And just like that, it’s over. I blinked and summer went away. I’m not sure that I swam enough or spent enough time in the garden, but I gave it my best shot.
The older I get, the more I am aware that sometimes you just gotta hang up the closed sign and go for coffee with your husband at the Point General Store in Blue rocks, because life doesn’t wait for anyone.
If you live remotely close or plan to visit then you really need to make Blue Rocks a destination. Tony and I even went on a kayak tour. Would you believe I had never been on a kayak? For shame! Paddling around Blue Rocks is a bit like paddling into prehistoric times. I highly recommend this mode of time travel.
Mostly we stuck around the Lunenburg area, but our son Dustin, who has been bit by the the theatre bug, spent two weeks at a musical theatre camp outside of Annapolis Royal. To be honest, two weeks without adolescent (and he’s actually an easy one) is on par with any tropical vacation. The most relaxing aspect of theses two weeks was how easy it was to keep the fridge stocked. Seriously, I can hardly remember a time when a freshly baked batch of granola lasted more than a few hours.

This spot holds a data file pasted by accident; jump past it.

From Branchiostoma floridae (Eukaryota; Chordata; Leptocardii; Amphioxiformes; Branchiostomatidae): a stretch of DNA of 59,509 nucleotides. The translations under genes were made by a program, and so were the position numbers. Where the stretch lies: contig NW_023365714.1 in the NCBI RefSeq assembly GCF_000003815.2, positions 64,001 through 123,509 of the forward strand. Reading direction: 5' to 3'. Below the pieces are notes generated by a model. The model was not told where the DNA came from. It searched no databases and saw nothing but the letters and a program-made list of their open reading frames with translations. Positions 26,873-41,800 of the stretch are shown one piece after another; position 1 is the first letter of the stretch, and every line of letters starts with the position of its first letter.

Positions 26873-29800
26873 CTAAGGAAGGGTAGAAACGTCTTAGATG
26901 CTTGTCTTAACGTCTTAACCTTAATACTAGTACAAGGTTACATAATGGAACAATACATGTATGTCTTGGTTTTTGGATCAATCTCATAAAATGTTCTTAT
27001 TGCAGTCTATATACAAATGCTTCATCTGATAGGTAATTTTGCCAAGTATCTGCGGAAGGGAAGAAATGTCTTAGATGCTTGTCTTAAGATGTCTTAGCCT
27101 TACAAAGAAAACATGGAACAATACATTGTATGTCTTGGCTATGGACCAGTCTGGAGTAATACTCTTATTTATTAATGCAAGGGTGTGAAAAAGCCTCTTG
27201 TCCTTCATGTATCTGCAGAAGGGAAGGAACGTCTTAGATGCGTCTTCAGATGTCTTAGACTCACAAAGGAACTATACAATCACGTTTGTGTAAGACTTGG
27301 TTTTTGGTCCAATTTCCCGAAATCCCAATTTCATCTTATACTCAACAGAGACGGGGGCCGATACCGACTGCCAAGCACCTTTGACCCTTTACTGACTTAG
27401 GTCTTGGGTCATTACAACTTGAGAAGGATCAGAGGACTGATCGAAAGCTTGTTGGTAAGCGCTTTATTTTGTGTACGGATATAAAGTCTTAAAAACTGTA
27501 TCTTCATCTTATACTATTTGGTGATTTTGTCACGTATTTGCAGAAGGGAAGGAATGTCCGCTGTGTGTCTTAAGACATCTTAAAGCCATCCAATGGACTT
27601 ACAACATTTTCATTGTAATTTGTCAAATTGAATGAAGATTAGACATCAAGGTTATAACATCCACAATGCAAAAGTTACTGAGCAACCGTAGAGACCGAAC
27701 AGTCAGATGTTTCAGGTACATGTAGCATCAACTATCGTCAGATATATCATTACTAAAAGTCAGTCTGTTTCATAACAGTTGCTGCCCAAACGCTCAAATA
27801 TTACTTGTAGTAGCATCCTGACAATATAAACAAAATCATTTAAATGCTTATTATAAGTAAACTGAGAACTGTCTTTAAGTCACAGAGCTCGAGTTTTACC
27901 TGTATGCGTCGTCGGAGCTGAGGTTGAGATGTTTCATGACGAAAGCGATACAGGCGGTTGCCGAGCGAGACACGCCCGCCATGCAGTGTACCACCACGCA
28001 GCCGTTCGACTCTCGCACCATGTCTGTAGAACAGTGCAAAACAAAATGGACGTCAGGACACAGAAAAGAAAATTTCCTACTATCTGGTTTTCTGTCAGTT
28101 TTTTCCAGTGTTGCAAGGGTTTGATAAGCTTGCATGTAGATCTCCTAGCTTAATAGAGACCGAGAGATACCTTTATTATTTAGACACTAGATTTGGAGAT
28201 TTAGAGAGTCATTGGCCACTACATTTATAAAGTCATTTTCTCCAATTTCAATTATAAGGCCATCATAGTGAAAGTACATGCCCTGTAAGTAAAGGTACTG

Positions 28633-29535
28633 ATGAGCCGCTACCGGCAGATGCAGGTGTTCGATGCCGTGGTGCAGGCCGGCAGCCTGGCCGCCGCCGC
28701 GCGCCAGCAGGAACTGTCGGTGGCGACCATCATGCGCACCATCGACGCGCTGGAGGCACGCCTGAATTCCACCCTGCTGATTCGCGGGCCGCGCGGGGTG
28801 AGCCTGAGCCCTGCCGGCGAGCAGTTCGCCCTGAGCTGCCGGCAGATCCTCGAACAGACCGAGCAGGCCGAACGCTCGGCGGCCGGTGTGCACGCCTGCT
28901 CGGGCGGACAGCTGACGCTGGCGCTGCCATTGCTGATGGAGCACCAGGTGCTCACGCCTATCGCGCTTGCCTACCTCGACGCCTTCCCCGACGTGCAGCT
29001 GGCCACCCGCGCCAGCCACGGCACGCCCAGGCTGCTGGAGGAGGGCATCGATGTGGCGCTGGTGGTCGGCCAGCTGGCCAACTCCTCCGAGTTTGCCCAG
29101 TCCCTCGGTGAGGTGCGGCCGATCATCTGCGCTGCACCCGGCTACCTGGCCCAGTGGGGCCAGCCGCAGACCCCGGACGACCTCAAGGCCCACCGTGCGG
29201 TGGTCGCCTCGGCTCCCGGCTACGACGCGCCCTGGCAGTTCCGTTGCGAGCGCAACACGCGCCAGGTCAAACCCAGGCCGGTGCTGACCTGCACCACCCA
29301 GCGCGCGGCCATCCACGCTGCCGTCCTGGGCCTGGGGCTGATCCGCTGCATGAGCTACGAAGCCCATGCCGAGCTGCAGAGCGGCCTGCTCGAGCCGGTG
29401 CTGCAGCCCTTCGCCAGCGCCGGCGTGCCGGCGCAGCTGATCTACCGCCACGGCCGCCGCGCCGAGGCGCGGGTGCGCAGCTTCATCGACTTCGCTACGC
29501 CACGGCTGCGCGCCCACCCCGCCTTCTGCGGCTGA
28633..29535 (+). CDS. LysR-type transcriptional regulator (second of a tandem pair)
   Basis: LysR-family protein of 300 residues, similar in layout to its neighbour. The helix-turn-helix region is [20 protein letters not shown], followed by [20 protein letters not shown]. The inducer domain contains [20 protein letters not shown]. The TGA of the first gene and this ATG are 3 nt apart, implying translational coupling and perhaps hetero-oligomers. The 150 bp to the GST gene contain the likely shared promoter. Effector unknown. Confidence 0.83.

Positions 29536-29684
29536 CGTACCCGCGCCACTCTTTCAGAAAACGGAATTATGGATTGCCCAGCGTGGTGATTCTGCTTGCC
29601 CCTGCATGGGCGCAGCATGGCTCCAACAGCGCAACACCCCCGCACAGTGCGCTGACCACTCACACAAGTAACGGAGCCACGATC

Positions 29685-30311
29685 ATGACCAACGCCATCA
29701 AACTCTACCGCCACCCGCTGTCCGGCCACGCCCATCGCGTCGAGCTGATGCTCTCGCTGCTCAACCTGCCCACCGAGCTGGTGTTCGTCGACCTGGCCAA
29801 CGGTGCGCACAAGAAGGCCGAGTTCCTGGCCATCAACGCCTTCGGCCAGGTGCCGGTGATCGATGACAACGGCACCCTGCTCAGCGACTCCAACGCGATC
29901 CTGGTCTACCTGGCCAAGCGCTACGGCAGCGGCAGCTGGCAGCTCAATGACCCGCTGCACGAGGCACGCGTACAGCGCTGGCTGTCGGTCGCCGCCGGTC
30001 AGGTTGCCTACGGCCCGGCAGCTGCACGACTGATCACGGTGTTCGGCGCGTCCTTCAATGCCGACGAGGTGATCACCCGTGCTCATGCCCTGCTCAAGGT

When it was time to retrieve our young and extremely tall food inhaler, our dear friend , the beyond talented, extremely generous and adorable Cynthia Myers asked if she could tag along to watch the closing show.
Cynthia is Dustin’s theatre teacher, a talented actor, musician and playwright. She’s every parent’s dream. That educator that truly cares about each kid as though they were her own. I can’t tell you how many times we say, “Thank Heavens for Cynthia”. If your child has the slightest interest in acting and you live on the south shore of Nova Scotia then sign ’em up quick! Click here
So, “tag along” she did and she just happened to bring along this little picnic. You know, the kind where you have a cooler and a beautiful picnic basket with enamel ware and then you pull out the homemade chicken and 3 kinds of salads and a homemade pie and a bottle of wine and a thermos of coffee…
I’ll share some more backward glances at summer later, but I don’t want you to think that I am anything less than ecstatic at the prospect of autumn. I love autumn! Give me crisp, cool mornings, oranges, reds, brown and yellows with sparkly skies for 200 days of the year, please.